Financial conditions in Europe are improving, and the sense of imminent doom has lifted. Some commentators are daring to say that Europe’s economic crisis is over. We think they speak too soon.
It’s true that some crucial indicators look better. Governments that were on the brink of bankruptcy last summer have seen bond yields fall to supportable levels. Six months ago, Spanish 10-year bonds paid more than 7 percent; today the rate is 5.2 percent. Italy’s 10-year borrowing cost has fallen from 6.5 percent to 4.3 percent. And this week, Italy sold €8.5 billion ($11.5 billion) of six-month bills at 0.731 percent, the lowest rate in almost three years.
Unfortunately, what confidence can give, lack of confidence can just as suddenly take away—and that’s especially true if the underlying issues haven’t been resolved. In Europe, they haven’t. In some ways, conditions are getting worse.
The International Monetary Fund’s economic forecasters have marked down Europe’s prospects yet again. They expect the euro area’s output to shrink 0.2 percent this year (a reduction of 0.3 percentage points since the previous forecast) and to recover very slowly in 2014.
Output is expected to shrink 1.5 percent in Spain (where unemployment stands at more than 25 percent) and 1 percent in Italy (where the jobless rate is almost 11 percent). Prospects that dire call into question Europe’s political stability, and that puts recovery in doubt.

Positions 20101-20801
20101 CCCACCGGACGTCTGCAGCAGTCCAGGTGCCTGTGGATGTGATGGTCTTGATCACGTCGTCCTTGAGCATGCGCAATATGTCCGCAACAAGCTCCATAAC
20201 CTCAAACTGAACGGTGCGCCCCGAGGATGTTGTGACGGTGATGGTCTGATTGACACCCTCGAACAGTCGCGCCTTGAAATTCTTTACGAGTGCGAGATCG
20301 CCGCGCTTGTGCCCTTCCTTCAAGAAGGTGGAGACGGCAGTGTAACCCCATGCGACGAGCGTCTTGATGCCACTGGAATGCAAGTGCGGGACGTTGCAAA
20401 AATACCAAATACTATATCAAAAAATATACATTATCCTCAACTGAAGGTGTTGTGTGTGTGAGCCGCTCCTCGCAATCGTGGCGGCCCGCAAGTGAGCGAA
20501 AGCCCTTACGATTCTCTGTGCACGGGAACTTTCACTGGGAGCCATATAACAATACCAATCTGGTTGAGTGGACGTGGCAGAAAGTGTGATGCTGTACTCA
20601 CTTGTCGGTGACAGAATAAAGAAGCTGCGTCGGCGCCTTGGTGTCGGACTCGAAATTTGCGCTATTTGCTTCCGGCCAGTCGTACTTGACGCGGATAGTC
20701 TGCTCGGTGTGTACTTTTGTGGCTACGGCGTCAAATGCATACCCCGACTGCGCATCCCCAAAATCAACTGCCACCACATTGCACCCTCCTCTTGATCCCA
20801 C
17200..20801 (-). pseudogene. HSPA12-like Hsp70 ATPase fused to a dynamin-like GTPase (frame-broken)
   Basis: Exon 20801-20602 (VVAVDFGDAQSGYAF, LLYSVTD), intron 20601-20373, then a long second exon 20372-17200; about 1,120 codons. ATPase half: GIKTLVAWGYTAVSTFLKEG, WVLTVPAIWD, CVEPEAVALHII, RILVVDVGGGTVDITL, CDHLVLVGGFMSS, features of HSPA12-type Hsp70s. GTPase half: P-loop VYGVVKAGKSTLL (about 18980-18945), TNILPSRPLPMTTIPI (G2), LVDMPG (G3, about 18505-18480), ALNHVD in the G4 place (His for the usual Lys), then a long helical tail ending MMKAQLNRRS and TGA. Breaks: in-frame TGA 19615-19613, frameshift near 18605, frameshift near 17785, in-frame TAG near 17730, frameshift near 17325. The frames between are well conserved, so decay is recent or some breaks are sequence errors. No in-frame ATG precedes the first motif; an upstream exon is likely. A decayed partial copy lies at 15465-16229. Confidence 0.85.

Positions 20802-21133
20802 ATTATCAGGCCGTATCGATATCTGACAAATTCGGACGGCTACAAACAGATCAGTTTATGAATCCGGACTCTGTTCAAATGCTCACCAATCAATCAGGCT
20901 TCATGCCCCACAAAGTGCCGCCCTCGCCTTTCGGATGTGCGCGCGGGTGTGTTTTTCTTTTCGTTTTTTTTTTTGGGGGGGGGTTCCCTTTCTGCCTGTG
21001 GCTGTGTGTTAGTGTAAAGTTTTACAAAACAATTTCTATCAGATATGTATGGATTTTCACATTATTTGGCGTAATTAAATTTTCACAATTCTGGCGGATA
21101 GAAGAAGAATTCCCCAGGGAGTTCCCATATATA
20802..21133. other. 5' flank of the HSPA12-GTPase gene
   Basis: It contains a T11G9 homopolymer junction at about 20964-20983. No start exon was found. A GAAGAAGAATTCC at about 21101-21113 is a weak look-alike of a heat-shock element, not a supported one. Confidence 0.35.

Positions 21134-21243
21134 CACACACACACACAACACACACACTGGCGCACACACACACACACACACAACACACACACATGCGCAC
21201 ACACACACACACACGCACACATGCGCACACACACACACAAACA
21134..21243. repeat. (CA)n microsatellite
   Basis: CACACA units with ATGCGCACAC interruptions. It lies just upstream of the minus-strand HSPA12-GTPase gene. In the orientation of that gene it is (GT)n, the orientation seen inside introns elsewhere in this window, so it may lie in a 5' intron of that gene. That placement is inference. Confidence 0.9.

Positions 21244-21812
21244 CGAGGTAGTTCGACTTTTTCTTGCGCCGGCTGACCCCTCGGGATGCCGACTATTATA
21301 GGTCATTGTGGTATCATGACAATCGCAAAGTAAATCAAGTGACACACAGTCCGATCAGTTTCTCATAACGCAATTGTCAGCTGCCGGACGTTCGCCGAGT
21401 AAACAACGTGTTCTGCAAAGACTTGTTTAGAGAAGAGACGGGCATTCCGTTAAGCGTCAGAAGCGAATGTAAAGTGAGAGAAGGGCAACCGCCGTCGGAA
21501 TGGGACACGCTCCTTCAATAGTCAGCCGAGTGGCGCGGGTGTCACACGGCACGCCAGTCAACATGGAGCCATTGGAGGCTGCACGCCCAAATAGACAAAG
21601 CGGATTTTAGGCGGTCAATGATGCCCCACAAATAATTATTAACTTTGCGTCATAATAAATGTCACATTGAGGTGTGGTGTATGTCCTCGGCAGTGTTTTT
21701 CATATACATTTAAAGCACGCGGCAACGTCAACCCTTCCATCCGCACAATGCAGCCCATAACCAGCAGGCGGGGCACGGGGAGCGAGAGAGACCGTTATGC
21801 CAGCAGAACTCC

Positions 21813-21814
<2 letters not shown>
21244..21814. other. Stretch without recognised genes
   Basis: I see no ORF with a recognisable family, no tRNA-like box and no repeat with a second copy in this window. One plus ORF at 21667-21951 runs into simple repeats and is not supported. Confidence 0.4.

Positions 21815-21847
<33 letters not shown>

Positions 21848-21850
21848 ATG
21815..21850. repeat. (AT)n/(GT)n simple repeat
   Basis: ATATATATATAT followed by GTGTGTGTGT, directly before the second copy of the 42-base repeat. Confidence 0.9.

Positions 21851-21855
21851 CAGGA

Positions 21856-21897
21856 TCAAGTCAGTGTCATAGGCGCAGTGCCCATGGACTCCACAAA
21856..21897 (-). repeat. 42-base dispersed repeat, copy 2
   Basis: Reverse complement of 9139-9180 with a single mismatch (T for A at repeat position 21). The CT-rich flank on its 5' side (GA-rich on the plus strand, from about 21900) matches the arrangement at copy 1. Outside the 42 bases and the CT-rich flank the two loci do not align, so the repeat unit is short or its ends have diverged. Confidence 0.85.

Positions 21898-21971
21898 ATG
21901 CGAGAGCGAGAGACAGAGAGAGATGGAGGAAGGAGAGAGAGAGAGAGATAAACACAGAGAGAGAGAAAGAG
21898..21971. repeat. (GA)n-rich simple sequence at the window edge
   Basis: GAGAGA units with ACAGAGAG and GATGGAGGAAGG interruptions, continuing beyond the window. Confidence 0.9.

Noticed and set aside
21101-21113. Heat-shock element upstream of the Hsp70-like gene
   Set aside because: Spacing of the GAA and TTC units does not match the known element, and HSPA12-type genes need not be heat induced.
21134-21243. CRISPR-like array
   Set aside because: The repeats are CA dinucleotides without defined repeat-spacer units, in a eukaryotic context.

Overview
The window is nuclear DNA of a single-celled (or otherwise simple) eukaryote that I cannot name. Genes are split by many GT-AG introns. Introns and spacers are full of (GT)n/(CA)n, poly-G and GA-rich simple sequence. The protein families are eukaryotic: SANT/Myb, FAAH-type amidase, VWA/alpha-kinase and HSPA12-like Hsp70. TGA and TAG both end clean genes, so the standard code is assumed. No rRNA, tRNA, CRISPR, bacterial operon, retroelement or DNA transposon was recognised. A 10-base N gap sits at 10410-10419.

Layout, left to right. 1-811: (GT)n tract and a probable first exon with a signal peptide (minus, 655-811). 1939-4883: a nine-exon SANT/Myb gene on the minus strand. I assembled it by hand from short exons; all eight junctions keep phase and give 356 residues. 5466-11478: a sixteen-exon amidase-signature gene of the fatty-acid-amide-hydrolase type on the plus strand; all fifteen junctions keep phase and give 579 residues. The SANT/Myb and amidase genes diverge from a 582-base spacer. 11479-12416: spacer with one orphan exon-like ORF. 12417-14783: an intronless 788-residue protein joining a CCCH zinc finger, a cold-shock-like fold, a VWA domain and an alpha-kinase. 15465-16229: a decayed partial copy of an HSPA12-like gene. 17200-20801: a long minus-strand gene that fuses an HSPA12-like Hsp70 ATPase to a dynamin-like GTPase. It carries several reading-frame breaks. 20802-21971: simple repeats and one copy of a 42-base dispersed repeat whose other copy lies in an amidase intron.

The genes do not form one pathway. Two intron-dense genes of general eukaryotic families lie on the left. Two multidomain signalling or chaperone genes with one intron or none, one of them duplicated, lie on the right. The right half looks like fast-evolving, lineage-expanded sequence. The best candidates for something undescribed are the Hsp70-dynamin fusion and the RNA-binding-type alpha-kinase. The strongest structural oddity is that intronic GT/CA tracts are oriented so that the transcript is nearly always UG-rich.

Because of the single currency, there isn’t a lot that monetary policy can do to lift the region’s struggling economies. Fiscal policy continues to widen rather than narrow intra-European disparities. The region’s weak economies, under pressure to improve their finances, are trying hard to curb public spending and raise revenue, which adds to the contraction.
The weaklings’ banks are under greater-than-average stress as well—early repayment of European Central Bank loans notwithstanding—so their households and companies struggle to get credit.
European Union leaders should attend to unfinished business. Even now, fiscal transfers from strong economies to weak ones would help soften the economic cycle and lessen the shocking disparities in output and employment across the region. More flexible labor markets are also vital. And the just-proposed banking union, combined with better regulation, would strengthen financial markets and help make the recent improvement in confidence more durable.
In these and other areas, however, Europe’s governments continue to dither. The easing of crisis conditions has a downside: It accommodates their tendency to act only when forced to. Last summer’s moves by the ECB, including the relaunching of the euro—as its president, Mario Draghi, said last week—gave Europe’s leaders breathing space. They would be fools to waste it.